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The John McCain/Barack Obama vibe: How will that affect tonight's debate?

In the end, might the winner of tonight's opening faceoff between John McCain and Barack Obama be determined by which is better able to disguise -- or at least temper -- their mutual disregard for one another?

John McCain_2 As we settle in to watch tonight's much-anticipated proceedings, that's one dynamic we'll be watching.

Obviously, there will be many other ways to judge who excels and who doesn't in the debate. Substance is one, theatrics another.

Thousands of journalists will scrutinize every utterance by the two presidential contenders to gauge their command of complex matters of foreign and economic policy.

Obama almost assuredly will be asked by Jim Lehrer to defend his opposition -- now almost two years ago -- to the increased deployment of American troops in Iraq. And the Democrat probably would be well served by a better answer than he's provided in the past about the surge.

McCain almost assuredly will be asked to defend his strong reaction to the military attack Russia Barack Obama launched against Georgia this summer, which he termed "a matter of urgent moral and strategic importance to the United States of America." McCain can be expected to forcefully restate his case, but he probably would be well served if he refrains from repeating his "We are all Georgians" line at a time when many Americans are focused on the status of their retirement funds.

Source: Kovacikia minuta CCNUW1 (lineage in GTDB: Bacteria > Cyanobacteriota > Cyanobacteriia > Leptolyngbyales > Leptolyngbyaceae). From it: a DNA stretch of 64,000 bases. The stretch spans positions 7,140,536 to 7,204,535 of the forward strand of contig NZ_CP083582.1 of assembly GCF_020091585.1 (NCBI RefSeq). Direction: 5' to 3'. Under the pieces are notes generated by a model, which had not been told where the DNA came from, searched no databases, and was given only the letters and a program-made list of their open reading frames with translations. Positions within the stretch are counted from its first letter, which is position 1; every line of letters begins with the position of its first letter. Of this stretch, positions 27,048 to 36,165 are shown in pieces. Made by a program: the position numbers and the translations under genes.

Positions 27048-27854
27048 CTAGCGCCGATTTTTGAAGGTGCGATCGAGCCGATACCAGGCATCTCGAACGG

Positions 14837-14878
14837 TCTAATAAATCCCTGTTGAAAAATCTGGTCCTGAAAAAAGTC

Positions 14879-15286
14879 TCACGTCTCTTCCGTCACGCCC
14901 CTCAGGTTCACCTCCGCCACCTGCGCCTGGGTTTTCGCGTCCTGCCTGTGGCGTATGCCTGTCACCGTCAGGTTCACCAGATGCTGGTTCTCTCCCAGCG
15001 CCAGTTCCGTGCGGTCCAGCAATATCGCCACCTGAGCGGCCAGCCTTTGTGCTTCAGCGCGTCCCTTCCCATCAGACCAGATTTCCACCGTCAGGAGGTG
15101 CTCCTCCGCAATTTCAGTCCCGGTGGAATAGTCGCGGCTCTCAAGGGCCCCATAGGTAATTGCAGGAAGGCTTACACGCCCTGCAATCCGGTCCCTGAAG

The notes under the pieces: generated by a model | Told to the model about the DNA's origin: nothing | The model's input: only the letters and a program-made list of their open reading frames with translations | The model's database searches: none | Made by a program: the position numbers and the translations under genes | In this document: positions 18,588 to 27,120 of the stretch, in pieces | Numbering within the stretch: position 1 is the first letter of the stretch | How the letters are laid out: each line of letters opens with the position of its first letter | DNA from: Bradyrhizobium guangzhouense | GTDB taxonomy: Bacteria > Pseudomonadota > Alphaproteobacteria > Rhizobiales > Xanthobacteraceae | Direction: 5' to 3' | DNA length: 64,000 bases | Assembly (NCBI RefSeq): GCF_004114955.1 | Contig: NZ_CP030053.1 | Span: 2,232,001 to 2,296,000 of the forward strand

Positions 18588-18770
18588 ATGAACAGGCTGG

The public reaction could hinge on whether one of the two men scores with a memorable quip, as occasionally has happened in past debates. One danger looms, though -- if the line comes across as obviously rehearsed, it could land with a thud.

Lacking a clear zinger, each candidate still faces imperatives on the style front. As has been widely noted of late, crisp answers are not Obama's forte; a recent Associated Press story that stirred a lot of attention characterized his persona in some debates as "lifeless, aloof and windy."

McCain benefited from such an Obama performance when he followed him onstage at Rick Warren's Saddleback Church in mid-August. And McCain himself hit a stride before a friendly audience, offering an effective counterpoint to Obama by delivering a series of direct responses.

Tonight, though, the field will be more even. And, of course, they'll be onstage together. And we'll be intently watching the vibe between them.

McCain's disdain for Obama as an upstart ...


... whose political career has reached a pinnacle prematurely was obvious even before his campaign began casting his every move as that of a rank opportunist. Will that side of McCain -- a brusque, contemptuous side evident at times during his primary encounters with Mitt Romney -- emerge?

If so, it likely will hurt him.